Ants in the Pilot's Seat & Other Surprises

Now that the Vixxen is back from its latest maintenance, I thought a quick note as to what work was done, is still upcoming, and what was a surprise, would be of interest.

The Required Work:

  1. Annual & 100 hour airframe inspections and servicing
  2. Rotax 100 hour service - including new spark plugs all around
  3. 50 hour oil change
  4. Logs updated (available at

The Known Squawks:

  1. Replace the pilot side tire
    • The passenger side tire is going to be flipped to get a bit more life out of it before being replaced (tires are $143 each)

  2. Replace the nose landing light
    • Still on order but not a flying impediment 

  3. Troubleshoot the integrated backup battery system (IBBS) as it no longer keeps the Garmin alive during startup. We are still working to understand this one but….
    • Ants-Ants-AntsWhen the pilot’s seat was pulled out to get to the IBBS, we discovered $0.32 in change, and surprise (not the real surprise), a small army of ANTS!  
      • Why ants? Well, somewhere along the line, someone spilled something sugary and it pooled in the pan below the pilot’s seat… the same pan where the IBBS lives.
      • Coincidentally, the IBBS blew a fuse. However, replacing the fuse didn’t solve the problem and so we are working with the IBBS manufacturer to resolve the issue.
      • Because that same liquid spill that attracted the ants may have splashed down the center console slots, remember, you can see control cables through the console, the team cleaned the cables to be sure they were not as gooey as the pan under the pilot’s seat.
    • There are three lessons to draw from a sugary drink spill in the cockpit
      • Even a small amount of spilt liquid may invite ants to move in underneath your seat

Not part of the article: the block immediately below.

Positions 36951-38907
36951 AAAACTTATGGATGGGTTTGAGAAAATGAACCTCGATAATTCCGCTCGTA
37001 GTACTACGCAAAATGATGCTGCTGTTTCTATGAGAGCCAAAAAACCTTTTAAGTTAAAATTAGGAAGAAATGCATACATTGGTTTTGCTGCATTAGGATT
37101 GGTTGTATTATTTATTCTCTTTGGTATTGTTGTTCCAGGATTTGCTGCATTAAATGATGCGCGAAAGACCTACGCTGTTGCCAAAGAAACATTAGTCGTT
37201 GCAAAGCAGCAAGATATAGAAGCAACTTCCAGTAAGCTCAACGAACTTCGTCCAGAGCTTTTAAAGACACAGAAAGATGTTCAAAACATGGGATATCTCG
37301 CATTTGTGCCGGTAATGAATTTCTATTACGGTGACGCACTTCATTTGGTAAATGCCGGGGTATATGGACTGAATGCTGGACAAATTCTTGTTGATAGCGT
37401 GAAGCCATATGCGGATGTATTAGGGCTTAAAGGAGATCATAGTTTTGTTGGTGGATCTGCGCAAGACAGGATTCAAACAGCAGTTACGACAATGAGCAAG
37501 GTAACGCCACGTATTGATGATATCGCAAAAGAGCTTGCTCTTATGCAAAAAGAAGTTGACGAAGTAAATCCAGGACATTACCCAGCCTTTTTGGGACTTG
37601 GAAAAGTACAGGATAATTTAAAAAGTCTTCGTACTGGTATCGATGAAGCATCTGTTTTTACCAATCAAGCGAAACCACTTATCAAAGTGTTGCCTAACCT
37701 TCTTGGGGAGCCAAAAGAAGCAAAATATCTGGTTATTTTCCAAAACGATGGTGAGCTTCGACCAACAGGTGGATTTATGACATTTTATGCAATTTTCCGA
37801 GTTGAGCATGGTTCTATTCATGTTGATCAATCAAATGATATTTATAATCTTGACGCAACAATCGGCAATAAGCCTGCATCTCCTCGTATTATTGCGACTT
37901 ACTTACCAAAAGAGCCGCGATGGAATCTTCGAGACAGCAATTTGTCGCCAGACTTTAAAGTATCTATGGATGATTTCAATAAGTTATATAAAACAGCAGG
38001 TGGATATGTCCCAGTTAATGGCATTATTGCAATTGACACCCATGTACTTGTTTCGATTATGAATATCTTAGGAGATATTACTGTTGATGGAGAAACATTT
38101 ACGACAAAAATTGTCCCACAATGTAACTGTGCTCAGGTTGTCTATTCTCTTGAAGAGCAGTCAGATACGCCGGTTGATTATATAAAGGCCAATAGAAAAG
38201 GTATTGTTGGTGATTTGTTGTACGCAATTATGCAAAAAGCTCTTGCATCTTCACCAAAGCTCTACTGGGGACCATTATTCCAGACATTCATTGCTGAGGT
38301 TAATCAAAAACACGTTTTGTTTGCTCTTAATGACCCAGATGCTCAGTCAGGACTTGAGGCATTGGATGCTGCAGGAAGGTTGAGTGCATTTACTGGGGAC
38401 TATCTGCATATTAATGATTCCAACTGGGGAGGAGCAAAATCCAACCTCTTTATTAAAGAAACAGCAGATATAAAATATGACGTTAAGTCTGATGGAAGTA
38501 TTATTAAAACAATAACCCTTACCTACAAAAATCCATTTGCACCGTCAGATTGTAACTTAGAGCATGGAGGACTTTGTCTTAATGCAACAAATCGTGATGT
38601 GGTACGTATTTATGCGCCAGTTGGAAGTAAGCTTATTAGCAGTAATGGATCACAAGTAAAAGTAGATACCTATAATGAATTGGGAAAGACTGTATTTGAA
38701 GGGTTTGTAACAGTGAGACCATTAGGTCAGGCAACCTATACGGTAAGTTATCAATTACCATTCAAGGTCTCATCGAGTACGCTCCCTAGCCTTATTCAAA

• Hydrating liquids in the plane are fine, but do be extra careful not to spill anything. If a spill does happen, drop me a note so we can make sure it wasn’t just a surface spill.
      • And lastly, when you want to leave a tip, CashApp is better than letting change slip out of your pockets and into the seat pan.😉

The Real Surprise (it seems there is always one when it comes to airplane maintenance)

  1. The inspections uncovered a small, fine crack line on the paint at a weld on the nose gear assembly. Further investigation showed it wasn’t just a crack in the paint, nor a crack in the actual assembly (whew), rather it was a crack in the weld itself and likely an issue from the beginning.  
    • After consultation with the manufacturer’s USA distributor, the nose gear assembly was pulled, the paint stripped away, the weld inspected again, a weld repair implemented, and finally, it was all repainted and reinstalled.

Still Upcoming To Do:

  1. Flip the passenger side tire for tread wear (likely to happen in the next week)
  2. Pop in the replacement light for the center landing spot
  3. Resolve the IBBS lingering issue

At any rate, the Vixxen is back in flying form, and in fact, there were 3 flights on its first day back online! Thank you.

Go ahead and book your Vixxen flights as you wish and I’ll keep y’all posted as to progress on the still “upcoming” elements.

Happy Flying & Merry Christmas!